Getting lucky has been a rarity for the star-crossed Wolves. Having that good luck parlay into tangible benefits by front office acumen would border on the miraculous. But that’s what happened, as President of Basketball Operations (and coach) Flip Saunders ignored the pundits who demanded he trade Love before the draft and flirted with offers from Golden State and Chicago enough to convince Cleveland that it had to include both its top picks—heralded rookie swingman Andrew Wiggins and second-year forward Anthony Bennett—as well as a first-round pick in 2015.

Saunders then flipped that 2015 pick and forward Luc Mbah a Moute and guard Alexey Shved to Philadelphia in exchange for athletic veteran forward Thaddeus Young. Add in the uber-athletic Zach LaVine, chosen by Saunders with the Wolves’ top draft pick this summer, and the two first-rounders he plucked in the 2013 draft, Gorgui Dieng and Shabazz Muhammad, and he has dramatically infused the roster with young, relatively inexpensive talent that possesses enormous athleticism and beguiling potential.

Yes, Love is gone, and the Wolves are, and likely will be, poorer for it. But this unhappy fate was a distinct possibility the moment Kahn (directly or indirectly with the blessing of owner Glen Taylor) decided to disrespect Love’s value by refusing to offer a five-year contract, and sealed with last season’s underachievement. Under normal circumstances (let alone “Timberwolves normal”), the Wolves were going to get dimes on the dollar in a Love trade. Instead, that bag of change feels a little heavier, as if there might be quarters, a fifty-cent piece, or perhaps even a silver dollar inside.

A prodigal son ready to strut

Watching Saunders announce the trades bringing Wiggins, Bennett and Young to town during Saturday’s press conference was a pleasant revelation. Within the posture of his body and the cadence of his words was an ego ready to strut, and throw-down if necessary.

After coaching the Wolves to eight straight playoff appearances — making the postseason every full year he was at the helm, strategizing for teams led by Kevin Garnett — Saunders learned the hard knocks of NBA caprice. His most ballyhooed Wolves team collapsed in dissension around Latrell Sprewell and Sam Cassell, leading to his firing with 31 games remaining in the 2004-05 season.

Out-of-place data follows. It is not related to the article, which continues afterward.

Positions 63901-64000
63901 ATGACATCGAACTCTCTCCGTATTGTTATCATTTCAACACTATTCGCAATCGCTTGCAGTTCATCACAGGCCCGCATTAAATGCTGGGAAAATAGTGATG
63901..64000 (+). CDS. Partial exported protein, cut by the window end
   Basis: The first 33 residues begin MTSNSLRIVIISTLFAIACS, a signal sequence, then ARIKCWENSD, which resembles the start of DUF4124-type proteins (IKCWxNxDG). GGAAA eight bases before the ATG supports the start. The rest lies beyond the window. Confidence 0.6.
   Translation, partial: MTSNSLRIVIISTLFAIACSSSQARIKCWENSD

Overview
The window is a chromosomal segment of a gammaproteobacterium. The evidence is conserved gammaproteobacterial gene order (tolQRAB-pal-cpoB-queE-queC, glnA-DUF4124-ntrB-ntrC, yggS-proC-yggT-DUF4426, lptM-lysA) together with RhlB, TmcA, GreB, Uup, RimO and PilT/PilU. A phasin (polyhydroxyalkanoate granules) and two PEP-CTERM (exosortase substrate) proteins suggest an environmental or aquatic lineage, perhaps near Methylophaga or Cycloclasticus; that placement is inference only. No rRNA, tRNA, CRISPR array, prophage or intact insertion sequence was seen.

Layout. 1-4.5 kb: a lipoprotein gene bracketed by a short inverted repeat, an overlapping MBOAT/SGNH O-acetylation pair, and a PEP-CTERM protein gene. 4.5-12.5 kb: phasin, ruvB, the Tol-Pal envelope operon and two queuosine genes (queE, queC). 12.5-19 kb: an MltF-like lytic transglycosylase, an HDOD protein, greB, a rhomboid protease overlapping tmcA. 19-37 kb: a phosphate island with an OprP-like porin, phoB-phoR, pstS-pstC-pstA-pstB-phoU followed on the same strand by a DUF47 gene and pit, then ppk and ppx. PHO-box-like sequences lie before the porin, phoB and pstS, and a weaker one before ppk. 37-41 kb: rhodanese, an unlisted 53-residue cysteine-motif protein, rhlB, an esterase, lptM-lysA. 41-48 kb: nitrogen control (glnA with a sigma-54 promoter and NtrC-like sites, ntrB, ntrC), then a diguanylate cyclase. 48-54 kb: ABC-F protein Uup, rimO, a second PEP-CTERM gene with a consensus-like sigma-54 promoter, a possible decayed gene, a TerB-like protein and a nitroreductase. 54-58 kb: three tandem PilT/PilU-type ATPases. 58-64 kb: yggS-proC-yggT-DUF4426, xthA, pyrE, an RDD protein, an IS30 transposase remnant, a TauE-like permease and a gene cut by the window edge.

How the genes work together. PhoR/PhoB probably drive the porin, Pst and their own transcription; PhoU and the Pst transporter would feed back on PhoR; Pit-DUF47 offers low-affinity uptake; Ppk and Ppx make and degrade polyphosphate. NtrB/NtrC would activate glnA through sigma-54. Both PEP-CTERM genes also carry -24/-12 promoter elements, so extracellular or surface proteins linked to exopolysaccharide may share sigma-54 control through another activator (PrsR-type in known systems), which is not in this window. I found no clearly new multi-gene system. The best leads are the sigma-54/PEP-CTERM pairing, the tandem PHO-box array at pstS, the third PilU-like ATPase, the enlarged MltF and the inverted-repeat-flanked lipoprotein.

He posted a 176-70 record and went to the conference finals every season during his three-year stint in Detroit before being summarily fired by Pistons GM Joe Dumars for perceived post-season failures. Then he entered funhouse of horrors in Washington, where he was undone by the gunplay of Gilbert Arenas and the chuck-headed antics Andre Blatche and JaVale McGee.

Saunders did his time in media purgatory as an analyst for ESPN, all the while doggedly reconnecting with Wolves owner Glen Taylor, a prodigal son laying the groundwork for his return as Kahn’s replacement. He watched Rick Adelman implode, the victim of aging and concerns about the health of his wife. Then, overcoming the initial resistance of Taylor, Saunders appointed himself head coach. Having made lemonade out of the sour Love situation and dumping the dreadful Shved besides, he has exorcised nearly every vestige of Kahn’s reign (only the draft pick owed Phoenix for agreeing to accept Kahn disastrous draft pick Wes Johnson remains on the ledger).

At the press conference, Saunders, the Gopher alumnus, savaged the perception that the frozen tundra of Minnesota was recruitment hell for an NBA executive. He pointedly noted in some detail how Garnett turned down trades and had to be talked into leaving Minnesota after a dozen years. He stated that Wiggins, a native Canadian, would be easily acclimated to the Minnesota climate.